II. Excessive Sweating Causes
There are many triggers (anxiety, stress) but the exact cause is really unknown.
The first line of excessive sweating treatment is medical-grade deodorants. Unfortunately, these usually do not help much. Many other things have been tried - topical medications, oral medications, iontophoresis, and surgery - but they have not proven to be very effective in the majority of patients. Until recently, there was really no other solution. Now there is an exciting new treatment for excessive sweating that is even sometimes covered by insurance - Botox injections. Botox provides an effective temporary relief from this embarrassing condition.
What is Botox?
How is the procedure done?
Botox is currently used in our office to decrease excessive sweating in the underarms (axillae), palms (hands), and soles (feet). Prior to the injections, a topical anesthetic ( ELA-Max) is placed on the skin. The cream is left in place for 20 - 30 minutes to numb the skin prior to the injections. The topical anesthetic is usually the only pain control necessary for the injections in the under arm. If the palms and soles are to be injected, the physician may choose to perform a nerve block that numbs the entire hand or foot. These nerve blocks consist of 3-4 injections per hand or foot using a small needle. After the injection, the treated hand or foot will feel numb for 30 minutes to one hour. You are advised not to drive for 2 hours after having these anesthetic injections because they may interfere with your ability to drive.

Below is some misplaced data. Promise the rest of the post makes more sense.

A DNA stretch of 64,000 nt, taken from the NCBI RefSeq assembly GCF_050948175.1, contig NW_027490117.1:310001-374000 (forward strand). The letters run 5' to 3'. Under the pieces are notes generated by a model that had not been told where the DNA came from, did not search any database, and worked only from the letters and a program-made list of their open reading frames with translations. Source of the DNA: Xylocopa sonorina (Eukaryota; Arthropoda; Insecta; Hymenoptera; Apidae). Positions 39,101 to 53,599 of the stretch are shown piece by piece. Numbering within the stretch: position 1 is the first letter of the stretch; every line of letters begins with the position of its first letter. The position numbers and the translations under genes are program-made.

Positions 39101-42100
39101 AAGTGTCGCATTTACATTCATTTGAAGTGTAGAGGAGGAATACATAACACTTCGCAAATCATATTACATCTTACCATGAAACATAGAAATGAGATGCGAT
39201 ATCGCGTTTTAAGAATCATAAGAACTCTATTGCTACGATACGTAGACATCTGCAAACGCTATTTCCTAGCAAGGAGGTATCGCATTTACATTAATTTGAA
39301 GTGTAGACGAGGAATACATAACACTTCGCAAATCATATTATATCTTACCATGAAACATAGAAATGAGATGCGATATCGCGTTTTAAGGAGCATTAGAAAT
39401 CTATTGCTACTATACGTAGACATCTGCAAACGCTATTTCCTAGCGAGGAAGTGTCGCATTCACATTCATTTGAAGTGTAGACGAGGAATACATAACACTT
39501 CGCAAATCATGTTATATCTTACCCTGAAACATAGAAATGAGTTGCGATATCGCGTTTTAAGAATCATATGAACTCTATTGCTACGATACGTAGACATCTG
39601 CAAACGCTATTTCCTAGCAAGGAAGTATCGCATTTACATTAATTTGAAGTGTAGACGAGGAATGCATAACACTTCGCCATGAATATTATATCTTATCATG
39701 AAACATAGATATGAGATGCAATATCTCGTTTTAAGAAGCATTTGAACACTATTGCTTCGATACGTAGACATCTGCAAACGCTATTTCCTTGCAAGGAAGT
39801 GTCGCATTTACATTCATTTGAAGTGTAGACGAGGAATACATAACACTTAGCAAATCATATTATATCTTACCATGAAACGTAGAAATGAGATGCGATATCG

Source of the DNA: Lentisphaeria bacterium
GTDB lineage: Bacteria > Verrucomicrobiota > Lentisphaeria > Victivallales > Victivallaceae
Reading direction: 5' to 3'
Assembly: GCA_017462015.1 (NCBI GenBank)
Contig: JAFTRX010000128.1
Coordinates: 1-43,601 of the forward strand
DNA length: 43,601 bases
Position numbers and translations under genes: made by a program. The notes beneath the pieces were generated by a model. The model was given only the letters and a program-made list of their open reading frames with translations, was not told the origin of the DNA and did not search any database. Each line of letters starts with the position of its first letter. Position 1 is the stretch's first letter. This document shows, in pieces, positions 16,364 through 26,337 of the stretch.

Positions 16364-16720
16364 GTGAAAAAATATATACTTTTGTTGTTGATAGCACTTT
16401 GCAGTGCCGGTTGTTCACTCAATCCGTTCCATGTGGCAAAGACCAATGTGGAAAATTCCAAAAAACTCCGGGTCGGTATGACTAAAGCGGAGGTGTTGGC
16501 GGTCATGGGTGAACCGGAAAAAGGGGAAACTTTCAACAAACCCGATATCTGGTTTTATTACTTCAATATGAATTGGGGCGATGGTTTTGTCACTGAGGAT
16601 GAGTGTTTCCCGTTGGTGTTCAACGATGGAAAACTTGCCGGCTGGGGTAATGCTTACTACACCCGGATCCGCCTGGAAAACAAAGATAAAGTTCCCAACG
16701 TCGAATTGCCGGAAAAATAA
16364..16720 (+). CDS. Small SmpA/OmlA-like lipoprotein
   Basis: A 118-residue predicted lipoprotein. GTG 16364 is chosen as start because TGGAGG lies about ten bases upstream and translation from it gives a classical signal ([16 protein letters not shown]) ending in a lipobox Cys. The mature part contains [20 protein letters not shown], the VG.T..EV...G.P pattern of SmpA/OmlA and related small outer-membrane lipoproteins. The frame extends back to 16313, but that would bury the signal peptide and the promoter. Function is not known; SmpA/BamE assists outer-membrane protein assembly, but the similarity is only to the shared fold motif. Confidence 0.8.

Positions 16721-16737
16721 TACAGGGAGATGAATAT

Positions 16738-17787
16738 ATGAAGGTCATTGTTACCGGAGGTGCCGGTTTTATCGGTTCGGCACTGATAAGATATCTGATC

After the area to be treated has been numbed with topical cream or the injections, Botox injections are performed in the area to be treated. The needle that is used is a 30 gauge needle which is the same size as an acupuncture needle. Approximately 40 injections will be performed in each hand or foot or 20 injections per underarm.
After the injections, the skin may appear slightly bruised, and the skin will feel numb from the anesthesia. After 2 hours, normal activities can be resumed including exercise.
The most common side effect of this procedure is bruising and mild soreness in the treated areas. Because this treatment is also used to relax muscles, it is possible to develop decreased muscle strength in the treated areas. This is most often noticeable in the hands and is most bothersome to tennis players, piano players, and others who rely on good muscle strength in the hands. Although this side effect is not common, it does occur and may last for a few months in some individuals. Other side effects associated with the same dose of Botox in the clinical trials examining its use in cervical dystonia include dry mouth, muscle soreness, and dyspepsia (indigestion). These side effects are all temporary.
When does Botox start to work & how long does it last?
**Botox, when used by an experienced physician, is a safe and effective way to eliminate the embarrassing problem of excessive sweating of the underarms, hands and feet.